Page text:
de Silva Wijeyeratne, G. (2010). The politics of envy. LMD. March 2010. Page 137. Volume 16, Issue 8. ISSN 1391-135X.
On the need to allow the Galle Literary Festival to succeed with support and not taxes.

I remember an observation made some time ago to me by one of the world’s foremost bio-diversity explorer’s. He wryly suggested a test to determine if the nationality of a person is Sri Lankan. “Give a man a gun” he said. “If he then promptly turns it upon himself and shoots himself, we can be sure that he is a Sri Lankan”. Time and time again my thoughts have returned to this comment. Why can’t people in less developed countries like Sri Lanka see the value of collaboration? Why can’t they cheer on someone who is trying to do some good without trying to throw a spanner in the works? Why is myopia and jealousy so much of a problem in less developed countries. I suppose anyone, especially sociologists can conjure up a number of plausible reasons for this. Let me discuss my most recent encounter with this syndrome of shooting oneself in the foot.

During one of the ‘conversations’, a panel discussion between the Festival Director Sunila Galapatti and critic Rajpal Abeynaike the issue came up as to why the Galle Literary Festival (GLF) does not pay a tax of 25% on revenue which is charged on carnivals and other acts of entertainment. The GLF has sought a court ruling claiming an exemption on the ground that it is an educational event. When this discussion opened, Anthony Beevor, one of the festival’s star-billed authors offered an opinion from the floor. He pointed out that all of the other leading Literary festival receive support from the local or national government. This is because literary festivals are recognized as events of art and culture with an educational value as well as being good for tourism and the corporate brand of the host city. He said that the idea that a state agency should seek to tax the GLF rather than support it with funding was opposite to that taken elsewhere in the world. In fact he dismissed the idea as ‘preposterous’.

I listened with a sinking heart even more convinced that I may never see this country reaching its full potential because it is mired in the politics of envy. I know eventually it will be a technical decision of a court of law. But why has is gone this far? Why can we not see the dividends for Sri Lanka from this event? The benefits are manyfold. In economic terms, the country receives international publicity we simply cannot afford to buy. I remember last year seeing a copy of the magazine issued by the British supermarket chain Waitrose. It had an illustrated article several pages long written by TV chef Sophie Grigson who had been one of the celebrity guests at GLF. I had lunched with her at the Amangalla and never realised that she would repay the invitation by the GLF with such fabulous publicity. Many other authors and journalists who attend the event give us publicity in a similar vein.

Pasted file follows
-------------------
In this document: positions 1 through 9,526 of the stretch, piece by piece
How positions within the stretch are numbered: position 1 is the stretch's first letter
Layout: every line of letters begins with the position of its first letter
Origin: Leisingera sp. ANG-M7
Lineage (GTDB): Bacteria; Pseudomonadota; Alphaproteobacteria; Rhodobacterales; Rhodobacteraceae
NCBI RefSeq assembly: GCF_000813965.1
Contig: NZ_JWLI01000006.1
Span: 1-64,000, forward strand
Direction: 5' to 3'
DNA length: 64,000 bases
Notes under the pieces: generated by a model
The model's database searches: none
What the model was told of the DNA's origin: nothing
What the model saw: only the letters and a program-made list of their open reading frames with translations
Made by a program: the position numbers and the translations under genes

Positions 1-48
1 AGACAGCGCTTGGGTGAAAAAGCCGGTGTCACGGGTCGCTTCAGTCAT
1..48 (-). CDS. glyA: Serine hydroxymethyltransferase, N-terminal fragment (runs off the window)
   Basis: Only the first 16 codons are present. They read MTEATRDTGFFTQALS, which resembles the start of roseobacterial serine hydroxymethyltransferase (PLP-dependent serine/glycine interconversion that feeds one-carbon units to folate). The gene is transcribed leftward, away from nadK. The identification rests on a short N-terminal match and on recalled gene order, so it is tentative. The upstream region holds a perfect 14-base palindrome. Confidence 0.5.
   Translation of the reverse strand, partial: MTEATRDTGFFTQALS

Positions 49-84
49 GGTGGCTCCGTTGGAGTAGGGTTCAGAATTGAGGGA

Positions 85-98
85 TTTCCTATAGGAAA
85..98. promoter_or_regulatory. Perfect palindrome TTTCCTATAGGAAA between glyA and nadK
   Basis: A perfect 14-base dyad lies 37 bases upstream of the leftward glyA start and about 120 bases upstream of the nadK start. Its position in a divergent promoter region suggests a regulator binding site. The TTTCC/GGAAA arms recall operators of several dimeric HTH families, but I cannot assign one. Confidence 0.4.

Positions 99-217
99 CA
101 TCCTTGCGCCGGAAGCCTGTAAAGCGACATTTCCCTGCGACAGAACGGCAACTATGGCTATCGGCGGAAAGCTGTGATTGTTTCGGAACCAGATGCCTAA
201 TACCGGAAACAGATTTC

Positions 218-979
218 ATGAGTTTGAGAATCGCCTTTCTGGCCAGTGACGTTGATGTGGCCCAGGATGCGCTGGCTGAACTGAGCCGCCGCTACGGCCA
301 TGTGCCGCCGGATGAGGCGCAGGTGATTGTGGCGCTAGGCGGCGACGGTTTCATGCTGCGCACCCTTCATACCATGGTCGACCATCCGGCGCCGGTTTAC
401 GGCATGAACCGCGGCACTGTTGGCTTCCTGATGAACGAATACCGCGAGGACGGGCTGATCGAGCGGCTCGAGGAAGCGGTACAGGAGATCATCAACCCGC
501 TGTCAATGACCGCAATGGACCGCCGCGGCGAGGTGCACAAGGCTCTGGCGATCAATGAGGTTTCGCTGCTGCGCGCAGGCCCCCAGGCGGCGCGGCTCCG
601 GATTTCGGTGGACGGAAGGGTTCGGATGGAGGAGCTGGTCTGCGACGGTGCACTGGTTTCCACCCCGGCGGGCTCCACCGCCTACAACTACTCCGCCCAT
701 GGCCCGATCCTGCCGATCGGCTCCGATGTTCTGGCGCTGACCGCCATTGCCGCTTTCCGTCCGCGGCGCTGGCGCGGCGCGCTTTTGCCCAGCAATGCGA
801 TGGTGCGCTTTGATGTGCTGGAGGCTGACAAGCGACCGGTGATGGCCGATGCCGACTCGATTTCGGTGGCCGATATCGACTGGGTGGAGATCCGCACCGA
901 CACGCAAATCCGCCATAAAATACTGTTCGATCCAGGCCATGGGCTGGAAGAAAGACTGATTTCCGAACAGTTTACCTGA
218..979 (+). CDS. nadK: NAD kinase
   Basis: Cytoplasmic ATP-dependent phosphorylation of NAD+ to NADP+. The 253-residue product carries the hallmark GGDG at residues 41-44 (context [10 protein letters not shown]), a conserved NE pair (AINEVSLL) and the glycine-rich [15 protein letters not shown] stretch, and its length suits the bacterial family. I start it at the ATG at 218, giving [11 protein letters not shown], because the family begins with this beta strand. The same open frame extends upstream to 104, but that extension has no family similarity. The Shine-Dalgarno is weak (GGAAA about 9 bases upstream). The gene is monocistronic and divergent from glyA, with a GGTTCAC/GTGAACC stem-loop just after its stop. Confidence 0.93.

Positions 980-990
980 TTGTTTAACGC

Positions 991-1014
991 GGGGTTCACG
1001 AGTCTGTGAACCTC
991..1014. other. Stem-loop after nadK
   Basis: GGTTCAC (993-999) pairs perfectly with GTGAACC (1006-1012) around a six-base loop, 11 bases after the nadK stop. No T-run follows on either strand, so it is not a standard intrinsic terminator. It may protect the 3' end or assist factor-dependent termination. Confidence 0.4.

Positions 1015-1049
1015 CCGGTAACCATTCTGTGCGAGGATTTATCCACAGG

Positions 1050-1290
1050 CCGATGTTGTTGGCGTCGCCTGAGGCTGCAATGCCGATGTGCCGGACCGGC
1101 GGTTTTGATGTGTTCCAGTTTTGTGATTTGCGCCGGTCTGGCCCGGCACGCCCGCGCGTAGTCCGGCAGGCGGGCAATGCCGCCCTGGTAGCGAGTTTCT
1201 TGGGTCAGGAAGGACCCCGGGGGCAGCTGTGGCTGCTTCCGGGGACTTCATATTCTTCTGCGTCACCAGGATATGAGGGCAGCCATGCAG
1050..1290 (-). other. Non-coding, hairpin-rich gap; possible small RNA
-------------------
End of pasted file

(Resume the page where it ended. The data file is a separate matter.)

Another angle is the development of literature in Sri Lanka. Thanks to the GLF local authors have an opportunity to meet some of the finest authors from around the world. They also met international publishers. All of this is funded by corporate sponsorship and no fancy donor funded projects for developing literature come into play. Sometimes we are unable to appreciate the benefits from a low cost initiative which deliver maximum results.

As Joe Public I have benefited from the GLF as well. It has widened my horizons and stimulated a wider interest in literature. The GLF has spawned book clubs and it must help a nation if its people are investing in their own education and creating a more cultured population.

It would be so nice if people could see the wider benefits of events such as the GLF and support it. One other point also arose during the ‘conversation’ between Sunila and Rajpal. Was it somewhat elitist because it is in English? This issue is easily addressed. Others can take inspiration from the GLF to run a Literary festival in Sinhala or Tamil. Should Tamil and Sinhala be included in the GLF? I am not so sure. If there is a five day cricket festival, should one throw in a game of Badminton or Elle to give them a voice? Not really. Each must do their thing and do it well. There may also be an ill feeling that the event should not be supported because it is English. But bear in mind we support heavily another very English activity which soaks up a fair amount of time and money, including tax payers money. Cricket. If we are to be consistent in our resentment towards things English, we should give up cricket. Or sanity can prevail and we should embrace the game and especially the language because the latter will be key for Sri Lanka’s economic development.